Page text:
World Trade Organization (WTO)
WTO Doha Round Bulletin
Week ending 13 February 2004 (Issue 2004/5)
- Australia’s Ambassador to the WTO, David Spencer, appointed Chair of the Dispute Settlement Understanding Review
- WTO General Council meets for first time in 2004
- USTR Zoellick seeks to advance the Doha Round
- Forthcoming meetings in Geneva
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Australia’s Ambassador to the WTO, David Spencer, appointed Chair of the Dispute Settlement Understanding Review
David Spencer, Australia’s Ambassador to the World Trade Organization (WTO) was appointed as chair of the organization’s Dispute Settlement Understanding (DSU) Review at the General Council meeting of 11 February. The DSU Review is one of the special negotiating groups under the purview of the Trade Negotiations Council. It is responsible for negotiating improvements and clarification of the organization’s dispute settlement processes. Ambassador Spencer replaces Ambassador Peter Balás (Hungary) and is expected to serve in the position until the 6th Ministerial Conference. Trade Minister, Mark Vaile, also issued a press release last week, welcoming the appointment.
The WTO General Council met for the first time this year on 11 and 12 February. Japanese Ambassador Shotaro Oshima was appointed Chair of the General-Council, replacing Perez del Castillo from Uruguay, who received a series of tributes for the tremendous and tireless efforts he contributed to the Doha round over the past twelve months. The General Council also elected the new chairs for the other WTO bodies, including the negotiating groups – which will focus on the key issues identified by Director-General Supachai and Castillo at the December meeting.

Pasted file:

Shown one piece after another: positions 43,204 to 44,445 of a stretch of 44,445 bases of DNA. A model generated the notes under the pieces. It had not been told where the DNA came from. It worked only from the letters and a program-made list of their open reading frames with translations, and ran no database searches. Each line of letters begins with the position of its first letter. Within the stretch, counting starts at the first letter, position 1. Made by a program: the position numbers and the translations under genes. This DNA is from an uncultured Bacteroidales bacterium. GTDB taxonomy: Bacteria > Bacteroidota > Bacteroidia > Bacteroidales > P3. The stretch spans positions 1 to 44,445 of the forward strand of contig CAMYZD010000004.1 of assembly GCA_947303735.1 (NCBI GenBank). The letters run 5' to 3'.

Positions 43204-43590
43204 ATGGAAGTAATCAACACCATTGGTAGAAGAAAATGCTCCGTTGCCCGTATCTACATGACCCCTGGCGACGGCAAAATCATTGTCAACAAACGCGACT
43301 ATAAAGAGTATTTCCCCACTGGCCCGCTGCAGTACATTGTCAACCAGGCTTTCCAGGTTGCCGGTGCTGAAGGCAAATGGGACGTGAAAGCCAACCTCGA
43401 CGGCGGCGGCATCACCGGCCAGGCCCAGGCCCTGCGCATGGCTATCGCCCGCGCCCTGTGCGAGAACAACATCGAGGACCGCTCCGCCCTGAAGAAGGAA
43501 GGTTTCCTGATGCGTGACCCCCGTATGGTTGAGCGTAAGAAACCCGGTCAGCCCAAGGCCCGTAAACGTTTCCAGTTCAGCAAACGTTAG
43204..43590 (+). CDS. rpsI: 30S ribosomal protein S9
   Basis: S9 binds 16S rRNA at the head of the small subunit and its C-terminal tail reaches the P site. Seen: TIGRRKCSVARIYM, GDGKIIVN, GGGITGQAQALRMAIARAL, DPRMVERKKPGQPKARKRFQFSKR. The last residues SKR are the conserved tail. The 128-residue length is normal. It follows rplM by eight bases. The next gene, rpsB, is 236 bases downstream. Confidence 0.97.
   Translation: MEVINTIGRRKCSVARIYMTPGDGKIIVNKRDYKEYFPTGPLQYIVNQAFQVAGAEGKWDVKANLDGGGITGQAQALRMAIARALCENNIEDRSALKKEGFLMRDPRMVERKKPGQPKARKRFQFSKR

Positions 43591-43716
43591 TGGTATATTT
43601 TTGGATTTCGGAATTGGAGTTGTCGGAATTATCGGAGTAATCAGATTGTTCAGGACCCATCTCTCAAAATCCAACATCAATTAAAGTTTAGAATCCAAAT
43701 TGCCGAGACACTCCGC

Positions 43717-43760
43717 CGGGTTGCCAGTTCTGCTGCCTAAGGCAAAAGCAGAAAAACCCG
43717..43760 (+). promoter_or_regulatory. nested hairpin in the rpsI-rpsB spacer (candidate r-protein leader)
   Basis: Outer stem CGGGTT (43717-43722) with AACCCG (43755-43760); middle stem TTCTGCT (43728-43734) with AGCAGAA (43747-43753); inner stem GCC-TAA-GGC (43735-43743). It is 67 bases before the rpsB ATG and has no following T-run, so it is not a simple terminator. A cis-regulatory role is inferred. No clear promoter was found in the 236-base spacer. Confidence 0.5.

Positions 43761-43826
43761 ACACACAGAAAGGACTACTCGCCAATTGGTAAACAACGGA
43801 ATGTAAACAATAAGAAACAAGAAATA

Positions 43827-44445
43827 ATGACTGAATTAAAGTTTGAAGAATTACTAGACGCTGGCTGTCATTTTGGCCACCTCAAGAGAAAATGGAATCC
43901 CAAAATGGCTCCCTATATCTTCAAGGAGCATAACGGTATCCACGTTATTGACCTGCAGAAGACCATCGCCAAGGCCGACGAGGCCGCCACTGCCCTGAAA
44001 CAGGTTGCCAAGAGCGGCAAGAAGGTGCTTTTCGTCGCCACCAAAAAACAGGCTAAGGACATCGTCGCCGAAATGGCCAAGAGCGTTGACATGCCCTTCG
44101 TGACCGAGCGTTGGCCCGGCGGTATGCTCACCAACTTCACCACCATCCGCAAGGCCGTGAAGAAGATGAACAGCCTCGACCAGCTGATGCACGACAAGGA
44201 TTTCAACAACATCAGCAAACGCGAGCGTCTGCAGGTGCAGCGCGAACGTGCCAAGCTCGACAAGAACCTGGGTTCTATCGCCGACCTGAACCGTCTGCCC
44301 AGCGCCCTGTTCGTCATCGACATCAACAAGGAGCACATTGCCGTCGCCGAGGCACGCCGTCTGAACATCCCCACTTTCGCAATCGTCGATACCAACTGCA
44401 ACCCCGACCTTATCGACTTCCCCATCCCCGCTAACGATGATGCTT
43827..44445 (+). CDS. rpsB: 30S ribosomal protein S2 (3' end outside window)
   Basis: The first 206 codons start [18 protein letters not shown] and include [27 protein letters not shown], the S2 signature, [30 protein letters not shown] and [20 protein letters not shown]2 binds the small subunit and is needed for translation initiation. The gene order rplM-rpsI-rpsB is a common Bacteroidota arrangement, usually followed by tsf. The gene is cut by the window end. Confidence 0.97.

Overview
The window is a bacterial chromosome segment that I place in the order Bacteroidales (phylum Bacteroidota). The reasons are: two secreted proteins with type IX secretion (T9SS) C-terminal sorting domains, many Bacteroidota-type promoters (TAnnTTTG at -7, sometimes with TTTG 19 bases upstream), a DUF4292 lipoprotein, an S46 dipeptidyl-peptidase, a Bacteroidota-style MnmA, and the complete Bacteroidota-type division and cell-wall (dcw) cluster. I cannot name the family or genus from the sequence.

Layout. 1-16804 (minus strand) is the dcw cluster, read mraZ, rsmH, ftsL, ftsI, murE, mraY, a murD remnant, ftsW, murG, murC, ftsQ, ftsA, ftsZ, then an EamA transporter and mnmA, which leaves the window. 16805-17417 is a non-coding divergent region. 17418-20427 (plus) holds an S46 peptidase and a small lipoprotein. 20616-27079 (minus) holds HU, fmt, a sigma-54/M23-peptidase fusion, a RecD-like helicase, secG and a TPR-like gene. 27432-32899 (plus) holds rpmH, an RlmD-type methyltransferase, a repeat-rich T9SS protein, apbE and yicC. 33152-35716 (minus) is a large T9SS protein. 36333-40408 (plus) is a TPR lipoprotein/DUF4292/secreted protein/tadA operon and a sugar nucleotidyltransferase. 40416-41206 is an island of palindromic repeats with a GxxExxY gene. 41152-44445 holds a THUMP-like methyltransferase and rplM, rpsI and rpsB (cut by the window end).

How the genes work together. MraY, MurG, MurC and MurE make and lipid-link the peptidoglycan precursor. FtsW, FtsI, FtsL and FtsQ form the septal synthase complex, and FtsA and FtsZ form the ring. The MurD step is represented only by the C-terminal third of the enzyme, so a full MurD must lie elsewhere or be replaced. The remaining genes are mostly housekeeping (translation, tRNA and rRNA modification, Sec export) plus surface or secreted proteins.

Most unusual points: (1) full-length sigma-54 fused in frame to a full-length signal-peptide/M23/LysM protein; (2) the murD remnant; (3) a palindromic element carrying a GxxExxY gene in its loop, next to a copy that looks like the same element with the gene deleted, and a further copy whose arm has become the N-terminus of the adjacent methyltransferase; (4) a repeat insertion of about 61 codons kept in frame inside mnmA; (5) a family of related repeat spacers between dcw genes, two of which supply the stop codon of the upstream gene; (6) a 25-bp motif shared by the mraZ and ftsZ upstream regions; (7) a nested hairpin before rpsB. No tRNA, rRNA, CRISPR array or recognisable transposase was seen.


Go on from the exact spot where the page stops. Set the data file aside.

Iraq’s request for observer status to the WTO was also approved by members, with a number of countries, including Australia making statements welcoming Iraq’s observer-status. Australia also commented on the WTO-related training it has provided to a number of WTO members and that the Government would be discussing with Iraqi officials how Australia might similarly assist Iraq. A special delegation from the Iraqi Ministry of Trade was invited to address the General Council and welcomed this first step on the road to eventual WTO membership.
In a follow-up to his 11 January letter to WTO members, United States Trade Representative (USTR) Robert Zoellick, this week commenced travel to a number of capitals around the world to discuss progressing the Doha round. On 11 February he visited Tokyo. At a press conference he said that Japan had expressed a strong interest in moving the round forward. He also mentioned that the US was ready to eliminate export subsidies and make drastic cuts in other subsidies, but couldn’t do this if others, such as Japan and the EU, did not also cut subsidies and open their markets further. Zoellick also said that others also needed to demonstrate leadership and responsibility to progress the round.
Speaking in Beijing on 12 February, Zoellick said China’s influence is felt throughout the trading system, and that it was fully engaged with WTO implementation and the reform efforts associated with accession. His discussions with Vice Premier Wu Yi reinforced to him China’s strong desire for a substantial result in agriculture as well as in manufactures. Zoellick said the US and China have agreed to have a follow-up dialogue on a number of different issues, including Singapore issues, as a means of working together to find a way forward in the round.
Zoellick travelled to Singapore on 13 February where he intends to meet with most ASEAN members. He will also meet with Ministers from Bangladesh and Sri Lanka. Following Singapore, Zoellick will travel through South Asia, Africa and Europe before returning to the United States. He will also attend the Cairns Group meeting to be held in Costa Rica on 23-25 February.
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This bulletin is issued by the Office of Trade Negotiations, Department of Foreign Affairs and Trade. It summarises key WTO Doha Round-related activities over the past week.